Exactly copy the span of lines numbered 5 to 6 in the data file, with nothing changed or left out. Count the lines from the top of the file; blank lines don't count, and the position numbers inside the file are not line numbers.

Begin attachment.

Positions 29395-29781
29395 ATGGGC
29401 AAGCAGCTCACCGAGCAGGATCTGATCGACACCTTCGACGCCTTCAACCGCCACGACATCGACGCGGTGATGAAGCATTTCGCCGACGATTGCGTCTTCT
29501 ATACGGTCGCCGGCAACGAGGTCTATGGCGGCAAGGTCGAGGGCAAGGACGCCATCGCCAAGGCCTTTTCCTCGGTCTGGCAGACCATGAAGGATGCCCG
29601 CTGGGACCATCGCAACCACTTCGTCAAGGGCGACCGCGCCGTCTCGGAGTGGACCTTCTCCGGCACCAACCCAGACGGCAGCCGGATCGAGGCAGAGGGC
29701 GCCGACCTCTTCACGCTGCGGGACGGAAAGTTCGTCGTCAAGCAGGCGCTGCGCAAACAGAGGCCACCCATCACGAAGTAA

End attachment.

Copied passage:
29601 CTGGGACCATCGCAACCACTTCGTCAAGGGCGACCGCGCCGTCTCGGAGTGGACCTTCTCCGGCACCAACCCAGACGGCAGCCGGATCGAGGCAGAGGGC
29701 GCCGACCTCTTCACGCTGCGGGACGGAAAGTTCGTCGTCAAGCAGGCGCTGCGCAAACAGAGGCCACCCATCACGAAGTAA